The Call and the Response

The Call and the Response

The Call and the Response

The Call and the Response

Synopsis

In the aptly titled The Call and the Response, renowned philosopher and theologian Jean-Louis Chrtien revisits a favorite theme: how human life is shaped by the experience of call and response, explored using art as a context. For Chrtien, art is about acts in response to what the artist sees or hears and how these acts provoke responses from viewers. Deeply spiritual and intellectual without being academic, his arguments are unique, in both style and content.

Excerpt

Joseph Joubert used to say: “In order for a voice to be beautiful, it must have in it many voices together.” Each time a voice initiates speech for the sake of saying what is, there is at its core, like a force of momentum carrying it forth or like a promise keeping it, the whole sonorous profusion of all that it answers. We speak only for having been called, called by what there is to say, and yet we learn and hear what there is to say only in speech itself. We shatter silence only along its own hidden fault lines, or rather silence shatters of its own accord and resonates in our voice, since what makes us depart from silence must already inhabit silence, even though silence shines forth only in the voice’s light, since voice alone hears silence and knows how to keep it. A man must briefly stand up alone in the night if “the eternal silence of those infinite spaces” is to appear indeed as silence and be gathered up in the voice that reveals it. The voice that gives a voice even to silence has not, however, given voice to itself. We speak for having heard. Every voice, hearing without cease, bears many voices within itself because there is no first voice. We always speak to the world, we are always already in the act of speaking, always in the world still, so that the initiative to speak always comes calibrated with past speech, with a charge to speak, which it accepts and takes on without having given rise to it. Between my voice as it speaks and my voice as I hear it vibrates the whole thickness of the world whose meaning my voice attempts to say, meaning that has gripped it and swallowed it up, as it were, from time immemorial.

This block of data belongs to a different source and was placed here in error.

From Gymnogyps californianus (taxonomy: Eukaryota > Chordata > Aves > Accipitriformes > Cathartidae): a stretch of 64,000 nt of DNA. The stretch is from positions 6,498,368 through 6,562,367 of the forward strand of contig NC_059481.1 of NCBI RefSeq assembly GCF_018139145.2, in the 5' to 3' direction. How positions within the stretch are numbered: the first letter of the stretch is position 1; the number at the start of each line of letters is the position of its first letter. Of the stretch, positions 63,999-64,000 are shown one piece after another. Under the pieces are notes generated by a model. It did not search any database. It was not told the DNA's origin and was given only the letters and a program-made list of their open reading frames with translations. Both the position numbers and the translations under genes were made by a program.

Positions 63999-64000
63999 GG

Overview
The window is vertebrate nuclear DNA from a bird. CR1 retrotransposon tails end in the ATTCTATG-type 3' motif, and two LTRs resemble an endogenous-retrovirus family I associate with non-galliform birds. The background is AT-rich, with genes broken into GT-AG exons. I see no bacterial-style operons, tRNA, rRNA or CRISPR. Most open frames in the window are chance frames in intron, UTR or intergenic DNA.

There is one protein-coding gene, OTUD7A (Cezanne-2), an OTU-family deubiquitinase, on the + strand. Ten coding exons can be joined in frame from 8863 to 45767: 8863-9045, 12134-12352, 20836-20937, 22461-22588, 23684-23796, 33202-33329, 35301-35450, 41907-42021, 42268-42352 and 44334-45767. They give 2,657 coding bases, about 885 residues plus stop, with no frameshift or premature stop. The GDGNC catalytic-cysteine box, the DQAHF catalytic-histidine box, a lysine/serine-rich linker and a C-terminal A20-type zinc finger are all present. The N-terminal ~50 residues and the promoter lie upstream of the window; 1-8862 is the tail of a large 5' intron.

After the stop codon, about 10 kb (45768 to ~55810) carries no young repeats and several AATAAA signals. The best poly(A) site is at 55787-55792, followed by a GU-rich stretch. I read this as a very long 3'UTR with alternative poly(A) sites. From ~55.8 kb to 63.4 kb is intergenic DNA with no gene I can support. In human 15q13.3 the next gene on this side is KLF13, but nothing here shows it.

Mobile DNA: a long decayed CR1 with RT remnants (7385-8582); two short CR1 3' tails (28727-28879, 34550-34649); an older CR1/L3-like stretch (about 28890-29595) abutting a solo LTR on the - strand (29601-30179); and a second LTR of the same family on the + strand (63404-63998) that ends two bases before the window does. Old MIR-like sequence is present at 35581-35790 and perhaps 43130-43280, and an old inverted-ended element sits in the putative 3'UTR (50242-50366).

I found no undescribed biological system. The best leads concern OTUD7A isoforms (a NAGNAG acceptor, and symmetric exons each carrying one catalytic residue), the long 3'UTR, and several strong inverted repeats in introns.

How must we think the call that makes us speak? How must we think the speech that responds and hears only by responding? How must we think the voice in which, and through which, alone both call and response become incarnate? How must we think this fleshly voice

[The citation, so familiar to a French audience as to have no need of a reference, is from Pascal. See Pensées, in Oeuvres complètes, ed. Jacques Chevalier, Bibliothèque de la Pléiade (Paris: Gallimard, 1954), 1113. Trans.]

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